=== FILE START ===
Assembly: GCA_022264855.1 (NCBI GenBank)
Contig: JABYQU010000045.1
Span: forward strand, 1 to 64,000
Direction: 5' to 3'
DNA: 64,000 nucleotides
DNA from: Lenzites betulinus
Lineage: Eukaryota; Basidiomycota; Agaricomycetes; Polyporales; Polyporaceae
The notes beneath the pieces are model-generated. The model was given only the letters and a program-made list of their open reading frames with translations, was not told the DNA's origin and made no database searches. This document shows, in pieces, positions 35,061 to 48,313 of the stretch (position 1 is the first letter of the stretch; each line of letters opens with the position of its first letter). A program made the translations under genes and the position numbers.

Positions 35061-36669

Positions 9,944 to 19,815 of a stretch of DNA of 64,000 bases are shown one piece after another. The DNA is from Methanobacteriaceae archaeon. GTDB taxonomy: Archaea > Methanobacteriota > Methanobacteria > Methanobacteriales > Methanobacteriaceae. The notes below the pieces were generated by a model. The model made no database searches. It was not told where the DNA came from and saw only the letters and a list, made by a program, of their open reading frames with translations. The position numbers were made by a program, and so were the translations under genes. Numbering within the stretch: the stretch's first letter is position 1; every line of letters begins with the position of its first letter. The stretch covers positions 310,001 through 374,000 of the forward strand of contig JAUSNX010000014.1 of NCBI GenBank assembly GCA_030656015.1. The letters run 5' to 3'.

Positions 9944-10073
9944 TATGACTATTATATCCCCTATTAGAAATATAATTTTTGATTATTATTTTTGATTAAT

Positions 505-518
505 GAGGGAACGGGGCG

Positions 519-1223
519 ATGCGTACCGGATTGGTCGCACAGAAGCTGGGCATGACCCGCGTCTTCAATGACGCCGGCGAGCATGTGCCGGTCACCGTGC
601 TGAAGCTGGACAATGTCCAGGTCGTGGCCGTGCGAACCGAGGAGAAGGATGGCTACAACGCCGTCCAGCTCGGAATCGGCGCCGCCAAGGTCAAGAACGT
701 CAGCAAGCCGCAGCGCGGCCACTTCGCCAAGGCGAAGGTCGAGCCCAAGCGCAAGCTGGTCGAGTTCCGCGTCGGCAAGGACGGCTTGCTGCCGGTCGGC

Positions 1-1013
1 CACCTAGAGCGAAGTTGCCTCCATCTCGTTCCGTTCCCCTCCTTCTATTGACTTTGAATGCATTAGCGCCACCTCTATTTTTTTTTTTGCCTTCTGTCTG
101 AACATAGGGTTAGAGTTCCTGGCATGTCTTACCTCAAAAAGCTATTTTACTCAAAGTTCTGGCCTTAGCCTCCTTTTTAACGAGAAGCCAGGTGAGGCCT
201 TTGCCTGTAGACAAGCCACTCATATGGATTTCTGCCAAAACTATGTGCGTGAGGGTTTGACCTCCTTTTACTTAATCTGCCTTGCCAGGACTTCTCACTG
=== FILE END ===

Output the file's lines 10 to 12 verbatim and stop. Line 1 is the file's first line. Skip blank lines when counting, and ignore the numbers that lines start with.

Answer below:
Positions 9,944 to 19,815 of a stretch of DNA of 64,000 bases are shown one piece after another. The DNA is from Methanobacteriaceae archaeon. GTDB taxonomy: Archaea > Methanobacteriota > Methanobacteria > Methanobacteriales > Methanobacteriaceae. The notes below the pieces were generated by a model. The model made no database searches. It was not told where the DNA came from and saw only the letters and a list, made by a program, of their open reading frames with translations. The position numbers were made by a program, and so were the translations under genes. Numbering within the stretch: the stretch's first letter is position 1; every line of letters begins with the position of its first letter. The stretch covers positions 310,001 through 374,000 of the forward strand of contig JAUSNX010000014.1 of NCBI GenBank assembly GCA_030656015.1. The letters run 5' to 3'.

Positions 9944-10073
9944 TATGACTATTATATCCCCTATTAGAAATATAATTTTTGATTATTATTTTTGATTAAT